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  • Ric Crossman

6.1.23 "...Our Feathers In The Wings Of The Final Songs"

Desert Crossing

A topless Archer lifts an opponent off the ground during a geskana match.
One last dance-off.

So here’s a fun little paradox. A story that’s fascinating in the ways by which it fails to be interesting.


Trade Secrets


"Desert Crossing" functions as a test case for the IDFC approach. If you're the kind of critic who bases your criticism in the political - and that's definitely me, and likely to become more me now we’re entering the essays that I’ve never shown to an editor [1] - you eventually have to grapple with the question of how much anything other than a story's politics actually matters to you.


I've been toying with this idea for a little while now. That's why my essay on “Detained” came close to ignoring the episode entirely. It’s useful to explore the limits of what your approach can do, and what happens when those limits are reached.


By their nature, though, the boundaries are barriers you only want to find yourself coming up against on occasion. Most of the time, I want to avoid giving the impression that the politics of a given story are all that I care about. There’s always so much going on, after all. That’s why my essay on (to take the most recent example) “A Taste For Armageddon” tries to avoid getting into its heavy political subtext for as long as possible.

"Desert Crossing" doesn’t so much allow for the opposite approach as absolutely demand it. This isn’t because the politics are so vital that we simply have to start with them – though as I’ll argue, they’re actually unusually good, and not just in the “good for Enterprise” sense. It’s because, despite what I said above, once you strip the politics from this story, you’re basically left with nothing of consequence at all.


On That Day


I've mentioned this before, but this is a good opportunity for repetition. It is impossible to adequately consider Enterprise without considering its first season was still being filmed when 9/11 happened.


It took the show a while to offer a coherent response to the event we were told over and over had changed the world. When that response came, it was pretty uniformly awful, so it was almost certainly for the best that season one finished its run without really getting mixed up in the whirlwind of reactionary bloodlust.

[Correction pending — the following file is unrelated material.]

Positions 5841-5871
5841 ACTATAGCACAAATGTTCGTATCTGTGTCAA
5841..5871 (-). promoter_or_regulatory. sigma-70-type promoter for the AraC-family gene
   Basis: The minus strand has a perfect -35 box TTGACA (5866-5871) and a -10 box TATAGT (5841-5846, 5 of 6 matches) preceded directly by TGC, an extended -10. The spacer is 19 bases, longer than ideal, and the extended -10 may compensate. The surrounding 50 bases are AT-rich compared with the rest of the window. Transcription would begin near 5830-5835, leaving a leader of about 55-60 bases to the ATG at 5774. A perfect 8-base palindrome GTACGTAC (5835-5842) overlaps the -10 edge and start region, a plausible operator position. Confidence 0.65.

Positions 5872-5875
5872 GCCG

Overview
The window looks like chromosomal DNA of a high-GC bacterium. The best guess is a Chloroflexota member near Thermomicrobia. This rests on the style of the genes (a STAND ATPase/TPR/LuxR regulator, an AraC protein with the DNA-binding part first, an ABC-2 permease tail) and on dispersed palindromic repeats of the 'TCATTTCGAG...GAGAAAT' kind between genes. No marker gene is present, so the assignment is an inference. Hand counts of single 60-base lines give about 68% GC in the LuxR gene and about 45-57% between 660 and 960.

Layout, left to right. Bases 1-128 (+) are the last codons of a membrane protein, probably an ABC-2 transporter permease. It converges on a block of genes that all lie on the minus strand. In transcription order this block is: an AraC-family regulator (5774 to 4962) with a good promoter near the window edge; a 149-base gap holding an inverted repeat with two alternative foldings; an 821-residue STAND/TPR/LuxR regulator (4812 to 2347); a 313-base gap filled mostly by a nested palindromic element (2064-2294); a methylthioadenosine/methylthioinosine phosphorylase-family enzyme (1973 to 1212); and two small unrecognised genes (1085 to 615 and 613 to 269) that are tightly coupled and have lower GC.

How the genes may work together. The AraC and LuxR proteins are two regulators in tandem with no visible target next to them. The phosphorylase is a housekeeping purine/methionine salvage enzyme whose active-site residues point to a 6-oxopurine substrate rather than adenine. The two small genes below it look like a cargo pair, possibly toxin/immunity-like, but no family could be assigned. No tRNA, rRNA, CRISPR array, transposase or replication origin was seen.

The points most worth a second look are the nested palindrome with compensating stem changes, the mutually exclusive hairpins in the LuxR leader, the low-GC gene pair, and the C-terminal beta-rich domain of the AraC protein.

Even so, though, when you say nothing you're not really saying nothing. Not when the elephant in the room is so large, and when it's clearly eyeing up how many people in the room it can gore/trample. There is no such thing as apolitical. This is part of why I wrote up "Detained" the way I did. It might not have attempted to be apolitical, but it tried so hard to seem political while saying nothing of any consequence that the only option was to approach it from an exclusively political angle to reveal how completely devoid of content it was.


To briefly recap, the problem with “Detained” was that it wanted to say something about the US response to 9/11 but couldn’t bring itself to suggest anything braver than “internment camps are bad”. Which is clearly true, but then that's the issue. If all you can do is point out what's obviously correct, you're not really saying anything useful. Yes, the very worst Americans were busy insisting that internment camp were good, actually. That doesn’t excuse the timidity of the statement. Particularly when it was accompanied by some pretty disgusting conflation between the oppressor and the oppressed.


“Desert Crossing” also wants to hold a séance to summon the zeitgeist. Its choice of target is far broader, though, and therefore far braver. Rather than criticise an extreme reaction from a small subset of people (however appalling) while ignoring the bigger problem, "Desert Crossing" isn't afraid to get itself dirty in a much more important scrap. In the context of a resurgent global war against terror, terrorism, and terrorists, declared by the single most powerful politician in the single most powerful country in the world, this episode politely points out that it'd be useful to know what the hell any of that is actually supposed to mean.